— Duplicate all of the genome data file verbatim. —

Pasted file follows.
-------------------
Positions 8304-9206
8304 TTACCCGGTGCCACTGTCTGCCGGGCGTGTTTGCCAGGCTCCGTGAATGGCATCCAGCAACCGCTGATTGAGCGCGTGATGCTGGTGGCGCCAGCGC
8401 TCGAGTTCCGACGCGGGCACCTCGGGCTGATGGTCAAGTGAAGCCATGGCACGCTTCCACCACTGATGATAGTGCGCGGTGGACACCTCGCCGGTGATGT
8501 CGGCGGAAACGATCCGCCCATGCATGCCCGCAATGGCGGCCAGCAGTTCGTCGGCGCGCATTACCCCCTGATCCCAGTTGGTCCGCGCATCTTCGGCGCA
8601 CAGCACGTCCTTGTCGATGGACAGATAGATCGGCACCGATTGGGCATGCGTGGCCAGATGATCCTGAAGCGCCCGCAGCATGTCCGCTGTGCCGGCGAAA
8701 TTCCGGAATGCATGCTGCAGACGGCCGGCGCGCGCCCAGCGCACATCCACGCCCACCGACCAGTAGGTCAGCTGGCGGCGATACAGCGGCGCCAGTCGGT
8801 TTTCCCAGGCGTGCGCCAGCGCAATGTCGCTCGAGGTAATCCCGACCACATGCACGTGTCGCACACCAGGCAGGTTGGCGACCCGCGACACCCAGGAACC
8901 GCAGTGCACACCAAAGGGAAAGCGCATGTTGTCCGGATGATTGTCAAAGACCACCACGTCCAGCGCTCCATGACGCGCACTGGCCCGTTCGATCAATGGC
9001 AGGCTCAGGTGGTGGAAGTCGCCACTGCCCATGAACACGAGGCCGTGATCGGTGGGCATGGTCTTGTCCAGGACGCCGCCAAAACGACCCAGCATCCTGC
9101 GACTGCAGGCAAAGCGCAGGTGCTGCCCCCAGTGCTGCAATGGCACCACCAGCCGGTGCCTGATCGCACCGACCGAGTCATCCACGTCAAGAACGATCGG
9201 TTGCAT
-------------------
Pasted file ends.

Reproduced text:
Positions 8304-9206
8304 TTACCCGGTGCCACTGTCTGCCGGGCGTGTTTGCCAGGCTCCGTGAATGGCATCCAGCAACCGCTGATTGAGCGCGTGATGCTGGTGGCGCCAGCGC
8401 TCGAGTTCCGACGCGGGCACCTCGGGCTGATGGTCAAGTGAAGCCATGGCACGCTTCCACCACTGATGATAGTGCGCGGTGGACACCTCGCCGGTGATGT
8501 CGGCGGAAACGATCCGCCCATGCATGCCCGCAATGGCGGCCAGCAGTTCGTCGGCGCGCATTACCCCCTGATCCCAGTTGGTCCGCGCATCTTCGGCGCA
8601 CAGCACGTCCTTGTCGATGGACAGATAGATCGGCACCGATTGGGCATGCGTGGCCAGATGATCCTGAAGCGCCCGCAGCATGTCCGCTGTGCCGGCGAAA
8701 TTCCGGAATGCATGCTGCAGACGGCCGGCGCGCGCCCAGCGCACATCCACGCCCACCGACCAGTAGGTCAGCTGGCGGCGATACAGCGGCGCCAGTCGGT
8801 TTTCCCAGGCGTGCGCCAGCGCAATGTCGCTCGAGGTAATCCCGACCACATGCACGTGTCGCACACCAGGCAGGTTGGCGACCCGCGACACCCAGGAACC
8901 GCAGTGCACACCAAAGGGAAAGCGCATGTTGTCCGGATGATTGTCAAAGACCACCACGTCCAGCGCTCCATGACGCGCACTGGCCCGTTCGATCAATGGC
9001 AGGCTCAGGTGGTGGAAGTCGCCACTGCCCATGAACACGAGGCCGTGATCGGTGGGCATGGTCTTGTCCAGGACGCCGCCAAAACGACCCAGCATCCTGC
9101 GACTGCAGGCAAAGCGCAGGTGCTGCCCCCAGTGCTGCAATGGCACCACCAGCCGGTGCCTGATCGCACCGACCGAGTCATCCACGTCAAGAACGATCGG
9201 TTGCAT